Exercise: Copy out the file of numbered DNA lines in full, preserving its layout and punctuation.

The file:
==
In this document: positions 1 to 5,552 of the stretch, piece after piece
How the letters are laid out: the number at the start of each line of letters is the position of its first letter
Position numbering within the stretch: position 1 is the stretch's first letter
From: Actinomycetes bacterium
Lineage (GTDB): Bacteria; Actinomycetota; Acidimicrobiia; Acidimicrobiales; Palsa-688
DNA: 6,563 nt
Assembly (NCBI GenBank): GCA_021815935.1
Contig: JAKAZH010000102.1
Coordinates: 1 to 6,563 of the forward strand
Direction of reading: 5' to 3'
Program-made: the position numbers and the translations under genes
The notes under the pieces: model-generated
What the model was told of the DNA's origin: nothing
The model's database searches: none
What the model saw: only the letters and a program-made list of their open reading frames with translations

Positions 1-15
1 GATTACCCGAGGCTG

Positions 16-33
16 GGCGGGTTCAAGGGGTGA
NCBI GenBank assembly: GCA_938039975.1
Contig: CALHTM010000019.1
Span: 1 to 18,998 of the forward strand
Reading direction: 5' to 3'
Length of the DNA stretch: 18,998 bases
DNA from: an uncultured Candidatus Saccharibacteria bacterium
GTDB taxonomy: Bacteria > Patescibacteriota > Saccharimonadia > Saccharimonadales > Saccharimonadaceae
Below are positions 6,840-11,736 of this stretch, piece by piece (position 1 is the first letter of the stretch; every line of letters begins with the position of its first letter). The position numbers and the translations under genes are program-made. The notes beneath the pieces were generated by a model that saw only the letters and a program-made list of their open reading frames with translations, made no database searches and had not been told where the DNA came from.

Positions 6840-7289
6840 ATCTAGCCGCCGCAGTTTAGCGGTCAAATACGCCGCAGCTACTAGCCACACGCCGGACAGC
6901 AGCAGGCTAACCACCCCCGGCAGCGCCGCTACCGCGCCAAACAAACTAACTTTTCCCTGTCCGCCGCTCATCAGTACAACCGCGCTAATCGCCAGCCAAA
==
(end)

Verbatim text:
In this document: positions 1 to 5,552 of the stretch, piece after piece
How the letters are laid out: the number at the start of each line of letters is the position of its first letter
Position numbering within the stretch: position 1 is the stretch's first letter
From: Actinomycetes bacterium
Lineage (GTDB): Bacteria; Actinomycetota; Acidimicrobiia; Acidimicrobiales; Palsa-688
DNA: 6,563 nt
Assembly (NCBI GenBank): GCA_021815935.1
Contig: JAKAZH010000102.1
Coordinates: 1 to 6,563 of the forward strand
Direction of reading: 5' to 3'
Program-made: the position numbers and the translations under genes
The notes under the pieces: model-generated
What the model was told of the DNA's origin: nothing
The model's database searches: none
What the model saw: only the letters and a program-made list of their open reading frames with translations

Positions 1-15
1 GATTACCCGAGGCTG

Positions 16-33
16 GGCGGGTTCAAGGGGTGA
NCBI GenBank assembly: GCA_938039975.1
Contig: CALHTM010000019.1
Span: 1 to 18,998 of the forward strand
Reading direction: 5' to 3'
Length of the DNA stretch: 18,998 bases
DNA from: an uncultured Candidatus Saccharibacteria bacterium
GTDB taxonomy: Bacteria > Patescibacteriota > Saccharimonadia > Saccharimonadales > Saccharimonadaceae
Below are positions 6,840-11,736 of this stretch, piece by piece (position 1 is the first letter of the stretch; every line of letters begins with the position of its first letter). The position numbers and the translations under genes are program-made. The notes beneath the pieces were generated by a model that saw only the letters and a program-made list of their open reading frames with translations, made no database searches and had not been told where the DNA came from.

Positions 6840-7289
6840 ATCTAGCCGCCGCAGTTTAGCGGTCAAATACGCCGCAGCTACTAGCCACACGCCGGACAGC
6901 AGCAGGCTAACCACCCCCGGCAGCGCCGCTACCGCGCCAAACAAACTAACTTTTCCCTGTCCGCCGCTCATCAGTACAACCGCGCTAATCGCCAGCCAAA